The Netherlands investigates operators for unpaid taxes pre-regulation

The Dutch regulated online gambling market opened in October 2021.
The Dutch regulated online gambling market opened in October 2021.

Up to 15 operators are under investigation for having earned money in the Netherlands before the regulation of online gaming.

The Netherlands.- At least eight gambling operators are reportedly being investigated for potentially owing millions in tax payments for operations in the Netherlands prior to the regulation of online gambling. The government believes operators should pay taxes on money made before gambling was regulated.

A freedom of information request has led to the publication of a memo sent from the Corporate Service for Professional Technology (CD VT) at the Tax and Customs Administration to Dutch online gambling companies. Dated October 28, 2021, the memo states that the operators may be liable for tax on money earned before the regulation of the market. Eight operators were said to be under investigation with another seven possibly to be added.

The memo reportedly reads: “It has become apparent that Dutch online gambling companies have been ‘fiscally disguised’ since the emergence of the internet and – wrongly – have not paid any tax in the Netherlands. A number of current files have shown that the Dutch treasury has lost tens, if not hundreds of millions in tax revenue in recent years as a result. This mainly concerns gambling tax, corporate tax and income tax.”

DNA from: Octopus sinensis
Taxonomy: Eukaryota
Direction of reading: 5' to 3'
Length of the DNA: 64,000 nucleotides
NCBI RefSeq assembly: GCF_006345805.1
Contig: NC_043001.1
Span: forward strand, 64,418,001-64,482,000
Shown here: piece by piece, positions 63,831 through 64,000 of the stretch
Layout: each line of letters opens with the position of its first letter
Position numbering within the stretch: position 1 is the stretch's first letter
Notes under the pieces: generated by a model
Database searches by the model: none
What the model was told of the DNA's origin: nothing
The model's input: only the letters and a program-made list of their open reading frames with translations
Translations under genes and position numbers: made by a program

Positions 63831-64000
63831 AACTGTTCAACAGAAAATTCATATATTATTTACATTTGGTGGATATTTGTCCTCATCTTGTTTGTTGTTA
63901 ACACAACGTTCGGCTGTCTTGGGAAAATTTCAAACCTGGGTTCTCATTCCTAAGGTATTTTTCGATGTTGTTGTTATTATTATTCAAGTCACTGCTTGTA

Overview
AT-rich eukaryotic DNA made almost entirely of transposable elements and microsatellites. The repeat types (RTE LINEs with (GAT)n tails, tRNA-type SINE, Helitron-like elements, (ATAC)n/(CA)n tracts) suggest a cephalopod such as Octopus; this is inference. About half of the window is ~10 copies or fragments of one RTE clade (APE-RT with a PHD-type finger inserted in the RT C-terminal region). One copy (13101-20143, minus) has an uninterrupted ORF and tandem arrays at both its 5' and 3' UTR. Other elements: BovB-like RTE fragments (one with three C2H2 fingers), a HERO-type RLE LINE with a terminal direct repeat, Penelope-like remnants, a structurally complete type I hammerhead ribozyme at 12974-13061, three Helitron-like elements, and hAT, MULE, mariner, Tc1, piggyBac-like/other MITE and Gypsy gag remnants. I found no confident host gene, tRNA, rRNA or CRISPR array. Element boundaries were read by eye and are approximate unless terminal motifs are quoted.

It adds: “The core structure is that the gambling company (on paper) is based in Malta or Curaçao and has a license there to perform the activities. Because of this, they managed to transfer tens of millions of euros from the Netherlands for years without having to pay tax on it in the Netherlands.”

It said criminal investigations and media reports had resulted in three tax investigations that were probing potential unpaid tax of around €200m.

Last week, the Dutch gambling regulator, the KSA, said it was investigating several affiliate marketing sites for blatantly advertising unlicensed gambling to vulnerable consumers. The regulator said the sites appeared to have been set up to intentionally promote ways to circumvent the Netherlands’ regulated gambling offering.

The KSA said the domain names under investigation include casinozondervergunning (“casino without licence”) and casinozondercruks (“casino without Cruks” – in reference to the Netherlands’ national gambling self-exclusion system, which all licensed operators must use).

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